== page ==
Data-storage technique speeds astronomy-data recording

NOVEMBER 21--Last year, MIT approached Conduit Corp. (Longmont, CO; formerly Boulder Instruments) to develop a disk-based system for high data storage.

Nov 21st, 2001

NOVEMBER 21--The Massachusetts Institute of Technology (MIT) Haystack Observatory (Westford, MA) has developed a very-long baseline interferometry (VLBI) telescope, known as the Coordinated Millimeter VLBI array (CMVA), which allows 3-mm VLBI observations of galactic and extragalactic sources using a worldwide array of millimeter-wave radio telescopes. Prior to December 2000, data from this array were stored on magnetic tapes and shipped to a central facility for correlation. Last year, MIT approached Conduit Corp. (Longmont, CO; formerly Boulder Instruments; www.boulderinstruments.com) to develop a disk-based system for high data storage.

Using the company's Conduit StreamStor PCI-816, a PCI-based real-time storage system, observatory engineers developed a system capable of a sustained 100-Mbyte/s data-recording rate and a 76-Mbyte/s playback rate. Based on this successful development, observatory engineers signed an agreement with Conduit to develop a next-generation data-recording system using the company's 816XF board.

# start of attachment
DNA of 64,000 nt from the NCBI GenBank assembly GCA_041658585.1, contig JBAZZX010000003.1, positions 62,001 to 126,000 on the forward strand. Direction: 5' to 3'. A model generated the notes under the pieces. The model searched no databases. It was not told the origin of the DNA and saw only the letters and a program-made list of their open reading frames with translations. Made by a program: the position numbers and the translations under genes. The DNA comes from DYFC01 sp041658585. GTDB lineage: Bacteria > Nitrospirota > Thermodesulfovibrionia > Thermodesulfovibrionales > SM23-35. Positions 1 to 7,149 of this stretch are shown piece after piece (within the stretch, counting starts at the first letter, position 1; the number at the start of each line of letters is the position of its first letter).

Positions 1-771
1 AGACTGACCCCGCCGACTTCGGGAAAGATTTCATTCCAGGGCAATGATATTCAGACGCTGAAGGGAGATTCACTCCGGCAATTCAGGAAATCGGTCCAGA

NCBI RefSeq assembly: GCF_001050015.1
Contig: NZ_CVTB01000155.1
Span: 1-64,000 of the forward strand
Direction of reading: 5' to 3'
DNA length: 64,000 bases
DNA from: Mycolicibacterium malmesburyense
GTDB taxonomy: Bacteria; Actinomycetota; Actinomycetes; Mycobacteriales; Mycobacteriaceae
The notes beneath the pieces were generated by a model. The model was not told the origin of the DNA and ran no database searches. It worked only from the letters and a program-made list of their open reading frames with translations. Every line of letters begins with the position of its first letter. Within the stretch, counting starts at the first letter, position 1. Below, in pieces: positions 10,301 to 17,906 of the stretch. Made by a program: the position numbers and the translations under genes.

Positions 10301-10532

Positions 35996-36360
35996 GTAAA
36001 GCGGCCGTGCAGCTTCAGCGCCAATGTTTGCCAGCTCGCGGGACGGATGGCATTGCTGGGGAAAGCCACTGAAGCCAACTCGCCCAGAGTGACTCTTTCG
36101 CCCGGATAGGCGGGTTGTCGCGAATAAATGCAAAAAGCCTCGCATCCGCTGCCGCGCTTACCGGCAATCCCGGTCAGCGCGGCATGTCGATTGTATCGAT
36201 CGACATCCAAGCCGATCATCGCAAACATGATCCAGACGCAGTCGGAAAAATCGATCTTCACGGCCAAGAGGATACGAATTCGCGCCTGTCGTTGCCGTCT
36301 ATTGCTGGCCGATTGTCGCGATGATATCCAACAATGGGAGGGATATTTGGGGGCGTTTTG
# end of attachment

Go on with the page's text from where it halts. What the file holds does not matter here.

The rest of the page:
According to Thomas Skrobacz, Conduit vice president of business development, the new board provides a 64-bit, 66-MHz PCI interface and is capable of sustained recording and playback at speeds to 200 Mbytes/s. With this board, PC-based systems can be developed that transfer image data over the host 64-bit, 66-MHz bus or that can stream data to 16 external IDE drives via an on-board front panel data port interface.

For more on this story, see Vision Systems Design, December 2001.

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